I started this book review by saying Kerrie’s story was our story too. Three years ago I began reading Kerrie’s blog called the Bulldog Tragician and there was an immediate connection. After having lived in Footscray not far from Kerrie’s father, I was familiar with all the landmarks surrounding the Whitten Oval. Whenever the red, white and blue army marching to the sacred ground on match-day was mentioned, I felt part of the procession although I now live 200 kilometres away.

 

Kerrie’s beautifully written description below of how she felt when the siren sounded would resonate with all Bulldog supporters, especially someone my age who saw the first premiership so long ago. I can recommend this book to all sports’ lovers and especially to fans who are used to seeing their teams participating in finals year after year. It will give the best understanding of what that win meant to Footscray people who were starved of success for 62 years.

 

“The siren releases 62 years of pain, 62 years that we’ve survived with brittle humour, resignation and sometimes–it was often all we had–grim commitment. So many days we believed this day would never come. We’d learnt, painfully, to accept that such joy, such elation, would never be for the likes of us. We’d blocked out the fantasy of how this moment might look. We’d watched other teams’ wild celebrations at home, snapping off the TV in irritation as we wondered if we could endure another year of heartache and disappointment.”

 

 

 

 

 

 

 

 

 

 

 

About Neil Anderson

Enjoys reading and writing about the Western Bulldogs. Instead of wondering if the second premiership will ever happen, he can now bask in the glory of the 2016 win.

Comments

  1. G’day Neil,

    I often take time to read in order to understand what is exactly described and sometimes to allow me to look up unfamiliar English words in the Oxford English Dictionary. Spending more than two months to read all of the book is understandable.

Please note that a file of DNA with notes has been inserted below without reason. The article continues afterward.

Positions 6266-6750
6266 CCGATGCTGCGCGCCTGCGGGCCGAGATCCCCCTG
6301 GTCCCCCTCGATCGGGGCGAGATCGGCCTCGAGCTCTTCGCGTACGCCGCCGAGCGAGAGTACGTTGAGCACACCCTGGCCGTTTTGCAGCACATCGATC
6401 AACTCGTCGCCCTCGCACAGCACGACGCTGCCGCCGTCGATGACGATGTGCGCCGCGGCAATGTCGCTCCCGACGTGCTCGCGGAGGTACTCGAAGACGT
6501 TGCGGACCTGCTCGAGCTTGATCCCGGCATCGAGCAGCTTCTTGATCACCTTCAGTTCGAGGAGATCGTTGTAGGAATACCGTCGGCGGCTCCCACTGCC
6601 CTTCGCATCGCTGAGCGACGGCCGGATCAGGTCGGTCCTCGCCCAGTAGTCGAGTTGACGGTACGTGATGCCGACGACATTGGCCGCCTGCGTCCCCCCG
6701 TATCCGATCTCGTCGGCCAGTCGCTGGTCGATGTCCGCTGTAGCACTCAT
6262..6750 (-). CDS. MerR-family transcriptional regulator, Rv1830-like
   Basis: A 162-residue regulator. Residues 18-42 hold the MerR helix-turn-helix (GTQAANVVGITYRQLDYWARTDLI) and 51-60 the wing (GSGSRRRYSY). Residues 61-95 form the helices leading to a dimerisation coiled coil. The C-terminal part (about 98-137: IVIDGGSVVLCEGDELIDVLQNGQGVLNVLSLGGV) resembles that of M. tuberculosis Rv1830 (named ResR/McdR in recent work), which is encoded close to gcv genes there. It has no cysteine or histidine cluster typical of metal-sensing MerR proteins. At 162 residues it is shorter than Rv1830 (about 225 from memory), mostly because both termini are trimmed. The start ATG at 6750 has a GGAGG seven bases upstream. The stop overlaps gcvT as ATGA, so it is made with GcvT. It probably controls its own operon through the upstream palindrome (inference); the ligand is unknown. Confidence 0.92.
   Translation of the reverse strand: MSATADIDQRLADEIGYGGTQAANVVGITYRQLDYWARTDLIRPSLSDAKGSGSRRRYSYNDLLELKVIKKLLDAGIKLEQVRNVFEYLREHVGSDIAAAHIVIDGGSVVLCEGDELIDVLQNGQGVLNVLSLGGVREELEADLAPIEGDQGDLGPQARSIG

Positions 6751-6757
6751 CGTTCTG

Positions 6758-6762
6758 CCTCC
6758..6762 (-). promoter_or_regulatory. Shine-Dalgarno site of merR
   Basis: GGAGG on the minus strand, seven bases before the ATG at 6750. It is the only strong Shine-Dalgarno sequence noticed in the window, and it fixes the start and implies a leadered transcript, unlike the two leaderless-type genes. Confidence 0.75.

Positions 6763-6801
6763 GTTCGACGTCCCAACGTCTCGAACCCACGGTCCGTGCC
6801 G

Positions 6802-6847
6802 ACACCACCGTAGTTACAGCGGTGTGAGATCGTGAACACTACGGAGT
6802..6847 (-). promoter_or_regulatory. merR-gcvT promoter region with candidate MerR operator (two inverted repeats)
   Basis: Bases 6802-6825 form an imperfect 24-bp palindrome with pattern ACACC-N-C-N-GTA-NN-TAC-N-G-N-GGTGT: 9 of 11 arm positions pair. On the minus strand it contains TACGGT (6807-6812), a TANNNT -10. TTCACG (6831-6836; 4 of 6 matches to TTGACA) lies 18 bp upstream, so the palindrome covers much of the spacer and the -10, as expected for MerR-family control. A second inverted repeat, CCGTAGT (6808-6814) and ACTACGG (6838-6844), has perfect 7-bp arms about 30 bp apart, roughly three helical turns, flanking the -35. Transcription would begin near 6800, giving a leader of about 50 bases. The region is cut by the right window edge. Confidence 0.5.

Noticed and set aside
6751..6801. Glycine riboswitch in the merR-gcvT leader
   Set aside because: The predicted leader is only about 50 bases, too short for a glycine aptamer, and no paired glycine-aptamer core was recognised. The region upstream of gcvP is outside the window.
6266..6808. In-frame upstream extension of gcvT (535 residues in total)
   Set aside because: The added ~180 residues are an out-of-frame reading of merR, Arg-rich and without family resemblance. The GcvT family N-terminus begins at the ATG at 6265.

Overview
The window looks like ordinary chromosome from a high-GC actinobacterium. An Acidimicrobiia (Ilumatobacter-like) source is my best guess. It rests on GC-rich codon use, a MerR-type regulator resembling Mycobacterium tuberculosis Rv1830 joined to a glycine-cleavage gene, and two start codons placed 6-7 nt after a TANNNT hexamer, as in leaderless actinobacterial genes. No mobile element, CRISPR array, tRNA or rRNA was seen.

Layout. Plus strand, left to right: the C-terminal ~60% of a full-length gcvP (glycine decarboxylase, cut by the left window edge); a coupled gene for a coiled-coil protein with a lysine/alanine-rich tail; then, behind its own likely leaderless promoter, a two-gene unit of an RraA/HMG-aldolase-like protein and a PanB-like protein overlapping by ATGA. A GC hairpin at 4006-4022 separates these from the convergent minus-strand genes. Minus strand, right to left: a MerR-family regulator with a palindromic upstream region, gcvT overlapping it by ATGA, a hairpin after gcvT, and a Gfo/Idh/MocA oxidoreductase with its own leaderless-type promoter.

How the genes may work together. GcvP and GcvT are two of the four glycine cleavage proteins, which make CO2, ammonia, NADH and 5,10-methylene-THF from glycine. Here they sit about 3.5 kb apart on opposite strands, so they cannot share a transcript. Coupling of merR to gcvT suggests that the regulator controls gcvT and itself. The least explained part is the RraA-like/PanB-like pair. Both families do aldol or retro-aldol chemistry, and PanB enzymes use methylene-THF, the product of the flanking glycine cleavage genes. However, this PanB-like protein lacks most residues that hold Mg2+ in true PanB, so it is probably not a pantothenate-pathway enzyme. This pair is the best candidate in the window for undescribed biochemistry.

The joy after the long struggles would be great and emotional. It was hard to think your Bulldogs would win the flag while down time hit the club, wasn’t it? But true Bulldogs supporters are so strong to stay loyal and faith to the club. Then I guess you had believes that your club would win the flag one day at the bottom of the heart. Another good example that believes bring you dreams coming true.

    It sounds that old English literatures affect the ways to write even in modern days. And we writers can learn a lot from these leteratures. Then definitely I have to undertake a further writing course to be a better writer in English.

    Cheers

    Yoshi

  2. matt watson says:

    Neil,
    I read one of Kerrie’s stories in the Doggies Almanac.
    I was so moved I had to tell the world on social media how good it was.
    Can’t wait to read her book.
    Cheers

  3. Neil Anderson says:

    Thanks Yoshi. Sorry I’m bit late with the acknowledgement. The Thomas Hardy references were interesting to me because I was a fan of his writing just like Kerrie was. When I was writing plays I thought of the way Hardy was able to change the obvious story line to something unexpected. As Kerrie said altering the course of events after an overheard conversation or perhaps a letter slipped under someone’s door. There was certainly enough drama over the 62 years before the Bulldogs won their second premiership. Enough to write a book which Kerrie did.
    Thanks Matt. I’m glad us Bulldog supporters had such a brilliant writer to document ‘our’ story. I finally got round to posting the book review on to Facebook although the Rugby Almanac photo appeared for some reason.

Leave a Comment

*